When should you go to the doctor?

Persistent or recurring stomach problems should be examined and evaluated by a doctor. If pain, nausea, or vomiting occurs, this is considered a concern and should be seen by a doctor. Loss of appetite, refusal to eat and weight loss are signs of a health problem. A doctor is needed as soon as the symptoms persist for several days or increase in intensity and extent.

Bloating, a feeling of illness and inner weakness are other symptoms that require a doctor’s visit. If the person concerned suffers from insomnia, dizziness and a decrease in his physical and mental performance, an investigation into the causes is required. Cardiovascular problems, heartburn or a feeling of pressure in the stomach area must be examined.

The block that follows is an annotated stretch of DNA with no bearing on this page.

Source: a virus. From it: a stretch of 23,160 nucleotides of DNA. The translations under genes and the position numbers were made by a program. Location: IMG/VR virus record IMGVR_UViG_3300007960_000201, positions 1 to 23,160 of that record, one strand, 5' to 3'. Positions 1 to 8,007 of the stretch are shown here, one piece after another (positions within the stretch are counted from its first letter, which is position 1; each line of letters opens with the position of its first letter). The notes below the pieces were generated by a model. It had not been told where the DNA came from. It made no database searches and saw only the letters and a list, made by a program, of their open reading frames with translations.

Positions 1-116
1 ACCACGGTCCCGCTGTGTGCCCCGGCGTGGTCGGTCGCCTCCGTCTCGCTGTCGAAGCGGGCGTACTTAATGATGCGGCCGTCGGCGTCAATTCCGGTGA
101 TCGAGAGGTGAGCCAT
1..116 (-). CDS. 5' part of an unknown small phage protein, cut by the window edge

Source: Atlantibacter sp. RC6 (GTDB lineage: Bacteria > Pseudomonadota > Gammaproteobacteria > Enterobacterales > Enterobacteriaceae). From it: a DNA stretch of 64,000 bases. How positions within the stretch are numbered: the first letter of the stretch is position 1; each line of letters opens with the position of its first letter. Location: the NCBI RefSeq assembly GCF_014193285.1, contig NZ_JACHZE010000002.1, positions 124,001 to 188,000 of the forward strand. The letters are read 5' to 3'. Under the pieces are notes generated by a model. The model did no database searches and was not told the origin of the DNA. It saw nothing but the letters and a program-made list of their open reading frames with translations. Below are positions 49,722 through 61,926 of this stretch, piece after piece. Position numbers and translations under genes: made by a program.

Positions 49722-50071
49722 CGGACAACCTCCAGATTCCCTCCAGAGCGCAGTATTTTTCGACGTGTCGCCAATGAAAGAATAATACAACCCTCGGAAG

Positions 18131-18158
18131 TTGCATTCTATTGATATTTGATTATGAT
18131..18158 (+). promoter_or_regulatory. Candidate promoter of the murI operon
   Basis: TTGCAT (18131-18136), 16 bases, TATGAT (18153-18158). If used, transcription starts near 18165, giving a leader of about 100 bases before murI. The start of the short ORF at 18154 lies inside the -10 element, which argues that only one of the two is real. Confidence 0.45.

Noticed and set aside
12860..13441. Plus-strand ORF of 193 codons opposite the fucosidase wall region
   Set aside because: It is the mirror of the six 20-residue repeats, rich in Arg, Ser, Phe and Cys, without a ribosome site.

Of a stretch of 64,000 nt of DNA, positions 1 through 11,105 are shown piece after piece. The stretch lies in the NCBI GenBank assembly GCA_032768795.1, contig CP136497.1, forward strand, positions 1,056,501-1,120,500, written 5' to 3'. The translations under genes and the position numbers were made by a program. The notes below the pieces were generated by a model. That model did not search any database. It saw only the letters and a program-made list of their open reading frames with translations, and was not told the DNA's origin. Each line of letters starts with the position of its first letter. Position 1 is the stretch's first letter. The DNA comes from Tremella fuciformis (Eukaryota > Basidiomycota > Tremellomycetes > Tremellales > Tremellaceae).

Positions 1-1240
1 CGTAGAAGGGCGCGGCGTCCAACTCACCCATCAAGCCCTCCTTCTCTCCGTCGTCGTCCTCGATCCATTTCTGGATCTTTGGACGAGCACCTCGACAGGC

If you can no longer take care of everyday obligations or if you experience a restriction in your usual lifestyle, there is a need for action. Excessive sweating, increased body temperature, diarrhea, inner restlessness and problems with swallowing must be clarified by a doctor.

Cramps, irregularities in the joints and concentration problems lead to a reduction in well-being. Medical care is needed to prevent further deterioration. If the symptoms are due to an unhealthy meal, in many cases no doctor is needed. Once the food has been digested, spontaneous healing occurs.

Treatment & Therapy

Patients who are younger than 55 years old can usually be treated with an irritable stomach without further examination. At most, an infection with Helicobacter pylori should be ruled out. Gastrointestinal endoscopy of the upper abdominal area is recommended for people older than 55 years of age to rule out a gastric or duodenal ulcer or other rare malignant diseases, as well as for drug-induced irritable stomachs.